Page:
Before Karen Maschke boarded a plane for Haiti several years ago, she received several routine vaccinations for whooping cough, tetanus and hepatitis B from a local medical school clinic. Maschke, a bioethicist at the Hastings Center in Garrison, New York, who edits the journal IRB: Ethics & Human Research, obtained the shots with the comfort of knowing that if something went wrong she would be eligible for compensation under the US National Vaccine Injury Compensation Program. But she worried about the estimated 2 million Americans participating in clinical trials each year who receive much riskier, experimental treatments. For these people, Maschke notes, anyone “who feels she has been harmed has few recourses.”
Currently, US research sponsors have no obligations to pay for patients’ medical care if they are harmed during a clinical trial (although a handful of organizations have voluntarily agreed to provide free, short term care for injured subjects). Carl Elliott, a bioethicist at the University of Minnesota in Minneapolis, wants such compensation schemes to become mandatory. “There are powerful economic interests in the status quo, and injured research subjects have few advocates,” Elliott told Nature Medicine in an email. “The fact that an injured subject in an exploitative research study can be required to pay for his or her own medical bills is, quite frankly, a disgrace.”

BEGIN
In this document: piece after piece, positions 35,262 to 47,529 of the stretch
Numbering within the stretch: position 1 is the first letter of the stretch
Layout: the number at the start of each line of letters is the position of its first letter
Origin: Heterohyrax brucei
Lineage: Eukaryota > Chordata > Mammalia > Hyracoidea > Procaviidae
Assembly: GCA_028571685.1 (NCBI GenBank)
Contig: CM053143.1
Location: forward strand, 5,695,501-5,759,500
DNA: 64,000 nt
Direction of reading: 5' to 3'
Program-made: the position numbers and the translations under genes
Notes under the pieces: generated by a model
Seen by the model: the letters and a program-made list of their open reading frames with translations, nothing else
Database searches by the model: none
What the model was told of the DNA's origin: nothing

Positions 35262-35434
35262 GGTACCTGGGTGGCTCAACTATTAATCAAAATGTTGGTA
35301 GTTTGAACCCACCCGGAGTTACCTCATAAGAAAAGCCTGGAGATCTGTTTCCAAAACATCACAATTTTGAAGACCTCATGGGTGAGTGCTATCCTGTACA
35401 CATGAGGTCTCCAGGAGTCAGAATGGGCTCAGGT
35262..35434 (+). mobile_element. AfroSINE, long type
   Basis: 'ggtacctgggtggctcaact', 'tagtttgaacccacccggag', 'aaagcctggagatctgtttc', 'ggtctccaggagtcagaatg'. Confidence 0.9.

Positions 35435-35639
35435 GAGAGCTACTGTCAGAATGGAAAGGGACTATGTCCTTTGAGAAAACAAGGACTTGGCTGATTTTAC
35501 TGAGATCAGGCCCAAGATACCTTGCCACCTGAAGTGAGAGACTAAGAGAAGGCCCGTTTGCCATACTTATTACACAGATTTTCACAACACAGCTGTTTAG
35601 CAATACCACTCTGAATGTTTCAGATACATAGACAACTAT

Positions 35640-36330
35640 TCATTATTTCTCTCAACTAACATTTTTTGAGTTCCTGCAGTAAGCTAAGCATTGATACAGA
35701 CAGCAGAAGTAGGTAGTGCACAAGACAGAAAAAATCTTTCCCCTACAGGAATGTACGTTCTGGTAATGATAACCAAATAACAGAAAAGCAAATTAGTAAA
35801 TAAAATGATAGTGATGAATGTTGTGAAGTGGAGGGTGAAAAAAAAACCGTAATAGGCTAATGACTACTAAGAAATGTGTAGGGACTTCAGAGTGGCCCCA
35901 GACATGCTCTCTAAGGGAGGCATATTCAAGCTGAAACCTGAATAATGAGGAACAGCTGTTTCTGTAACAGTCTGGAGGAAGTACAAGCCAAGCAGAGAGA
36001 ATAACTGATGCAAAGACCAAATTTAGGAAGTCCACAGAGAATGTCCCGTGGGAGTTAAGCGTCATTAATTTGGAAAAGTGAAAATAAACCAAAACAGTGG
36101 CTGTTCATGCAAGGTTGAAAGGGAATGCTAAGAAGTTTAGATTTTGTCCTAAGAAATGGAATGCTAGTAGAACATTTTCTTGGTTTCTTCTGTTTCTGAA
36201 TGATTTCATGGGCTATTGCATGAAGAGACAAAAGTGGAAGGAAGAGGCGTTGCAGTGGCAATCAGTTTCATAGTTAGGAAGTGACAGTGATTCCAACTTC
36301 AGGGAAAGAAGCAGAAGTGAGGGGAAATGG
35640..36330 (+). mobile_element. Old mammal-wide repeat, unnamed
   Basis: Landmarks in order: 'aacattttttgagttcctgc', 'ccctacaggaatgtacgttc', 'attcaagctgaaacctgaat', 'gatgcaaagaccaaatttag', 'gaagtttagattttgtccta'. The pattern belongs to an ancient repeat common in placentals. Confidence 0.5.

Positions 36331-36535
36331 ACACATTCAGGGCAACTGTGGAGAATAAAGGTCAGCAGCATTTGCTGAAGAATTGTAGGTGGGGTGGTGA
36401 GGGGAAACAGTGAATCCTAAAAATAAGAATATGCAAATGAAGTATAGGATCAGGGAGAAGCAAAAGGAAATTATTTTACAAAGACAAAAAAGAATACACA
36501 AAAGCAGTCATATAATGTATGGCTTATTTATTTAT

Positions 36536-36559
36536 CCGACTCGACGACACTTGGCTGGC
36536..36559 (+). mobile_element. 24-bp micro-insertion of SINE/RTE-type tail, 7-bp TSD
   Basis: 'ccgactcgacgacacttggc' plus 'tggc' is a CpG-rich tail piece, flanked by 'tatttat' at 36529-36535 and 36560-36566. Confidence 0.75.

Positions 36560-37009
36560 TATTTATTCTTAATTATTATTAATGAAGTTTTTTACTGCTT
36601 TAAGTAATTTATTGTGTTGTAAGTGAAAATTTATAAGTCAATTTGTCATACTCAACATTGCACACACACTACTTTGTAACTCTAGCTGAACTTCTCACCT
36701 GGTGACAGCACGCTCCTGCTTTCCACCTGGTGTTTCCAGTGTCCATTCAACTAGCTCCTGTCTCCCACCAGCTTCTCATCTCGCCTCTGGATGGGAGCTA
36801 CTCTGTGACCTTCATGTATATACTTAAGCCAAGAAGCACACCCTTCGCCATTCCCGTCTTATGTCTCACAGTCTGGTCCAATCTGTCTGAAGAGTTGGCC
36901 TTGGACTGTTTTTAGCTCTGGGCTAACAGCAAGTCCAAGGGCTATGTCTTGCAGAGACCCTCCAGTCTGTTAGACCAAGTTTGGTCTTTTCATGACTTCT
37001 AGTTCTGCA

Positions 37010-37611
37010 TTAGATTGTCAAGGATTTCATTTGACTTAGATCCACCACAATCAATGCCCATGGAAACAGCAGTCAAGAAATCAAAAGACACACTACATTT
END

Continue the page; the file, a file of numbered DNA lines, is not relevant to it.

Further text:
Elliott’s criticisms are just the latest in a long line of attacks on the US’s policy for not compensating injured research subjects. Several government-commissioned panels, beginning with the Tuskegee syphilis panel in 1973, have convened and recommended possible reimbursement protocols. Last year, for example, the US Presidential Commission for the Study of Bioethical Issues released a scathing report of the federal government’s treatment of Guatemalan patients in the 1940s. The report suggested implementing a system modeled after the National Vaccine Injury Compensation Program for all trial participants. To date, however, no actions have been taken.
In a commentary published this week in the New England Journal of Medicine, Elliott calls on US officials to create a compulsory system akin to that in place elsewhere in the world in which sponsors would have to buy insurance or agree to indemnify injured participants before trials can proceed. This proposal is similar to one outlined earlier this year by Elizabeth Pike, a bioethics fellow at the US National Institutes of Health in Bethesda, Maryland, in the American Journal of Law and Medicine.
In the UK, such a move was adopted last week by a consortium of industry and governmental organizations that released a guidance document that requires research sponsors conducting phase 1 trials to purchase multi-billion dollar insurance plans to cover medical treatment for complications or injuries incurred during the course of the research.
According to David Magnus, director of the Center for Biomedical Ethics at Stanford University in California, such insurance coverage plans could easily be worked into the stipulations set forth by institutional review boards across the country. But given the varying nature of clinical trials, Magnus argues that compensation plans need to be tailored specifically to fit certain types of experiments. “We may need to move away from ‘one-size-fits-all solutions’ to create different compensation plans to address different categories of trials,” he says. Thus, even after decades of calls for “justice for injured research subjects” (as the title of Elliott’s piece demands), “the real ethical work in the US has not yet been addressed,” Magnus notes.
Image courtesy of Lightspring via Shutterstock